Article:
Do you know what interest rate you're getting on your savings?
Or, to ask another question, when was the last time you checked what interest rate you're getting?
When you open a new savings account, chances are it's because you've been lured in by a great rate. But once you've had that account for a while – sometimes for as little as a year – that great rate could disappear.
You might expect that your continued loyalty would be rewarded, but unfortunately, that's not always the case. If you don't regularly undertake a savings review you could find that your interest rate has shrunk to a measly 0.10% - or lower!
There are three reasons why we don't move our nest eggs to the best savings rates:
Banks and building societies love your loyalty - or lack of motivation to go elsewhere. It means that they can price your interest rate much lower than they do for new savers. They can then concentrate their efforts on trying to net those new savers like precious butterflies, while you sit locked and dried in a display draw!
Maybe we expect more of our banks and building societies than we do of other types of businesses. But they make the most money, as businesses, by making just enough effort to keep your business – and not one bit more.
Conducting a regular savings review at least once a year is the only way to ensure you're not taken advantage of. After all, it can mean the difference between receiving 0.10% and 2.50%+ on your money – and you want the best savings rates, don't you?
Fixed rate savings bonds Fixed rate bonds are great because you know what return you're going to get on your money over a specified period. But what happens when that fixed rate period ends?
If you think that your bank or building society will automatically house your nest egg in a high interest savings account, you will probably find yourself sadly mistaken! Chances are they'll keep your cash but will transfer you to a new account at a lower rate, and you may not even realise.
Savings accounts with bonuses We all like the feeling of getting something extra, but If your account comes with a short-term bonus, it may be a significant amount of the overall interest rate.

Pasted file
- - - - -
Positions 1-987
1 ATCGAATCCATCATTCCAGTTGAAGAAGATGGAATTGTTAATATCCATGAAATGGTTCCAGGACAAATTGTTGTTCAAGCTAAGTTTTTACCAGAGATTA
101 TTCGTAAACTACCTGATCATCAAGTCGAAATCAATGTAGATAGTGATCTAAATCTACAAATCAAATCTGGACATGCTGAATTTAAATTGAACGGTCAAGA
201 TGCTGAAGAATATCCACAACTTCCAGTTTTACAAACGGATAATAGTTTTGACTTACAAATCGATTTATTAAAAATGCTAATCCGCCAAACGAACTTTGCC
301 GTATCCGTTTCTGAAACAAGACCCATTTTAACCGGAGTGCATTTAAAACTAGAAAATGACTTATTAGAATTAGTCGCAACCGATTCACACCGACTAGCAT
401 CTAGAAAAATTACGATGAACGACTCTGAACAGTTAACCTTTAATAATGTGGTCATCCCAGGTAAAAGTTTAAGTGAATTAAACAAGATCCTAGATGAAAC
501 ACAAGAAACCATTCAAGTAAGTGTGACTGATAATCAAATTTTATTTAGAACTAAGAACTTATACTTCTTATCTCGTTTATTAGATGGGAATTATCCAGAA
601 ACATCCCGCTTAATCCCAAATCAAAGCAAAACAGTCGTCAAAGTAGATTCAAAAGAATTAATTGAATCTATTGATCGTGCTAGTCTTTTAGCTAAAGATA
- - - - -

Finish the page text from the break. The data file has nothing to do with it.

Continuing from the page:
When that bonus ends (you've guessed it), your rate will drop considerably. Like with fixed rate accounts, if you don't review your rate you could be left with paltry returns without even realising it.
New rules are currently being consulted on that could force banks to clearly communicate when your bonus rate or fixed term is about to expire, but until then, it's important to be proactive and regularly check the rate you're receiving – ideally, at least once a year, or potentially more often if you're on an easy access deal.
Cash ISAs A popular misconception is that Individual Savings Accounts (ISAs) will always give you the best return for your money.
A cash ISA is a fantastic way to shield your money from the taxman – but only if it continues to give you a competitive rate. In order to continue getting the best return you need to keep one beady eye on your current ISA rate, and the other on the ISA market to ensure you are still getting a good deal.
From April 2016, basic rate taxpayers can earn up to £1,000 in interest, tax-free, per year. So the tax benefits of an ISA are not as valuable as they once were, unless you have a large amount of savings. It may pay you to move out of low-performing ISAs into other savings vehicles, without paying more tax.
It can happen! You know you have a savings account, but don't know where…
Well help is at hand! Trace your lost account free of charge at mylostaccount.org.uk.
And keep a better eye on them next time!
Reviewing your savings doesn't need to be a lot of work.
Set a reminder on your phone, your computer or put a note on your calendar, so that when a fixed rate or bonus period ends you are prepared to review your savings.
If you haven't checked your savings rate for a while, find out what it is! Check your bank or building society's website for the current rate of interest, go in branch or give them a call.
If your account isn't paying you the best rate of interest, it's time to move on.
Use tools like our Best Buys and savings search to find the best savings rates currently on offer.
Finally, remember that your new provider is likely to be no saint either. Keep an eye on the rate and be ready to review again once any bonus or fixed rate period ends.
Compare savings accounts Search all savings accounts More savings guides
Disclaimer: This information is intended solely to provide guidance and is not financial advice. Moneyfacts will not be liable for any loss arising from your use or reliance on this information. If you are in any doubt, Moneyfacts recommends you obtain independent financial advice.
Moneyfacts.co.uk will, like most other websites, place cookies onto your computer’s
hard drive. This includes tracking cookies.